Philip ruled the area around the north and east of the Sea of Galilee, and he was actually a pretty decent ruler.
Herod Antipas was in charge of Galilee and Perea, which included Jesus' hometown.
Herod Antipas - the murderer of John the Baptist
He was granted power in 4 BC and held it for some forty years, through the reigns of two Roman Emperors: Augustus and Tiberias.
Herod Antipas was, in general, a successful ruler, with had much of his father shrewd diplomacy. He also inherited his father's love for Greek culture, and building projects.
He foolishly divorced his wife, the daughter of an ally, to marry his brother's wife, Herodias, which later brought on a war from his snubbed ex-in-laws.
This is the Herod who beheads John the Baptist, (Matt 14:1-11) and is in power during Jesus' trial. (Luke 23:7-12)
Herod Agrippa - who has friends in high places
The next Herod is a grandson of Herod the Great, some sort of half-nephew to Herod Antipas and his brother, Philip. His name was Herod Agrippa. He was sent away to Rome for his education, (and probably to keep him safe in this power-hungry family) and lived a life of a rich aristocrat.
His fortune rose when he became friends with the future emperor, Gaius Caligula. This friendship showed its fruit when Gaius became Emperor of Rome.
In 37 AD Gaius set his buddy in power in Israel, sweeping aside first Philip, and then—with a few well-placed words from Agrippa—Herod Antipas. Herod Antipas is sent into exile.
Herod Agrippa is the one who beheaded James the son of Zebedee and had Peter thrown in jail. (Acts 12)
He died a disgusting death in 44 AD, being struck down by God, and then eaten by worms. (Acts 12:23)
Herod Agrippa II - dwindling power
Herod Agrippa's son was only seventeen when his father died, so an uncle stood in until Herod Agrippa II took over in about AD 53
Herod Agrippa II ruled north and east of the Sea of Galilee, but he was granted the right to appoint the High Priest and oversee the Temple proceedings in Jerusalem.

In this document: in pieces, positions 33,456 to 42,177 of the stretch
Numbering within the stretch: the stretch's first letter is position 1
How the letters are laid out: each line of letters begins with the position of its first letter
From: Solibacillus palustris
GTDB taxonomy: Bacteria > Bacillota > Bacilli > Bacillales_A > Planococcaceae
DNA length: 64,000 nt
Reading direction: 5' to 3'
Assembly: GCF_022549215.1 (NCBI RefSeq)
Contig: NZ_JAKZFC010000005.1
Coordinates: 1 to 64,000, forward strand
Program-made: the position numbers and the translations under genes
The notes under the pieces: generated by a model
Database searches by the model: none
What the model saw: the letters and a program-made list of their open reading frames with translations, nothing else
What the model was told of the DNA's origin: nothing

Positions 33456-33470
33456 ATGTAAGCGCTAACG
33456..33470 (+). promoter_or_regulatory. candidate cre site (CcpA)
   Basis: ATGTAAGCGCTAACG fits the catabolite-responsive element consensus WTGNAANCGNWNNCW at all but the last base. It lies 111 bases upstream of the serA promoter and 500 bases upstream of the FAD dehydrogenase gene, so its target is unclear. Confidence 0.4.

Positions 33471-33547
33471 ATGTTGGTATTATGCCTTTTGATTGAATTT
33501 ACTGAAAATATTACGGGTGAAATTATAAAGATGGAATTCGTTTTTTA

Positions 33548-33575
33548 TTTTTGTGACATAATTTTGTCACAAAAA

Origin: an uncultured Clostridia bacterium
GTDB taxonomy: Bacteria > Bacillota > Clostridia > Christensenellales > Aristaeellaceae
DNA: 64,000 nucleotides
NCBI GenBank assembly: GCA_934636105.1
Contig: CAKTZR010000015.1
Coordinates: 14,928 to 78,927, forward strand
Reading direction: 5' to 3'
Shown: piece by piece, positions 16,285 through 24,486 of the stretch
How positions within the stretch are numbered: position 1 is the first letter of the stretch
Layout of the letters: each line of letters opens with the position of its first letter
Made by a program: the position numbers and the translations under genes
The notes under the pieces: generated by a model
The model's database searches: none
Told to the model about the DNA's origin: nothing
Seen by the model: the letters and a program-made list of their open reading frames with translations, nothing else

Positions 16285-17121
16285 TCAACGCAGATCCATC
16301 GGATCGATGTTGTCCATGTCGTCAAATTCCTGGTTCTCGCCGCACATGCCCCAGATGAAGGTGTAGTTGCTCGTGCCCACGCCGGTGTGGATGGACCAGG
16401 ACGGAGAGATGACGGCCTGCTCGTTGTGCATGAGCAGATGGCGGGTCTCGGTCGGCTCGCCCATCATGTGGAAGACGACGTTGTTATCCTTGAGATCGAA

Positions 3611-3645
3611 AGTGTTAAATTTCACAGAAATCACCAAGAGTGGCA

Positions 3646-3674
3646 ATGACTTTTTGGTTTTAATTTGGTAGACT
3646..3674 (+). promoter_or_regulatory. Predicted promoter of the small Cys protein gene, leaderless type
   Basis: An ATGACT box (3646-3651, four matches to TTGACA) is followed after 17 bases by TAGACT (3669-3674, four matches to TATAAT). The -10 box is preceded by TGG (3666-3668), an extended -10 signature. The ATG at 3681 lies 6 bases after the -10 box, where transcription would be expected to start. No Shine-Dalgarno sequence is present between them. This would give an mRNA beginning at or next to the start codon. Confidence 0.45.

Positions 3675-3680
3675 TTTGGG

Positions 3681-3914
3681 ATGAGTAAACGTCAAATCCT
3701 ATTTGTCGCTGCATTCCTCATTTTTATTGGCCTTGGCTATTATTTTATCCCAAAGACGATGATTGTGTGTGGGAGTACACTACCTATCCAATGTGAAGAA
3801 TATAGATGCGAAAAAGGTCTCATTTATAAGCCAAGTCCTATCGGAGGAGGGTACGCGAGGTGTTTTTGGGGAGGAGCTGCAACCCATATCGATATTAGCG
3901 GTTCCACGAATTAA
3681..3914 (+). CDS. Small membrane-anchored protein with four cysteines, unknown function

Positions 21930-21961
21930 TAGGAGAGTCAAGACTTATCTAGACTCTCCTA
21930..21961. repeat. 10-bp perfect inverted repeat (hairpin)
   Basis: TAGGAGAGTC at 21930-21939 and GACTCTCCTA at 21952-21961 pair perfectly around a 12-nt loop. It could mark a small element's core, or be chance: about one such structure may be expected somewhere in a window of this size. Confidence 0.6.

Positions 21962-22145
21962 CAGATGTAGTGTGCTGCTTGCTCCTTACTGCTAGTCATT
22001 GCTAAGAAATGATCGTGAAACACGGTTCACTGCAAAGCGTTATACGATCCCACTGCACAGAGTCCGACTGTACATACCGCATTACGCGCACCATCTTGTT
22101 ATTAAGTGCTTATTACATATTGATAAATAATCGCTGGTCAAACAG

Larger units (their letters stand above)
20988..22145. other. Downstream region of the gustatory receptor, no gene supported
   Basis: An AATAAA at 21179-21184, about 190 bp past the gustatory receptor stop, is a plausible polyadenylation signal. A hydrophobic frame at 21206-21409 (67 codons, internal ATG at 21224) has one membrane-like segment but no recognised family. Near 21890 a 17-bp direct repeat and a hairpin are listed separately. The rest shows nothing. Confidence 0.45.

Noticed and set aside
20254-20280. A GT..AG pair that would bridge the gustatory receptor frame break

Also, the Romans sought his advice on how to handle the Jews because the Romans seemed to have had quite a time understanding their vastly different culture.
When Paul was arrested, this Herod Agrippa II heard his defense. (Acts 25 and 26)
When he died in AD 92 or 93, the Herodians disappeared from history.
Understanding the rank of the Herod rulers
I didn't use all the proper titles above, because it can get confusing. So here they are now:
Herod the Great was called a king, but he was still subject to Rome and paid tribute.
Archelaus was titled an ethnarch, which ranks below the king and just above being a tetrarch.
Herod Antipas, his brother Philip, and Herod Agrippa I were called tetrarchs.
Ethnarchs and tetrarchs both oversaw provinces within a country. They only held authority at the whim of Rome, paid tribute to Rome, and were charged with keeping the peace.
This was just a quick overview. The politics and maneuvering of these men influenced Rome, Egypt, and other countries surrounding the land of Israel, and they are well worth reading.
I hope that this peek into history helps you understand the world of the New Testament a little better! You can read more on the culture of the New Testament in my series 'How to live as a woman in first-century Israel'.
Sourced from Backgrounds of Early Christianity by Everett Ferguson, pages 411-420 and 488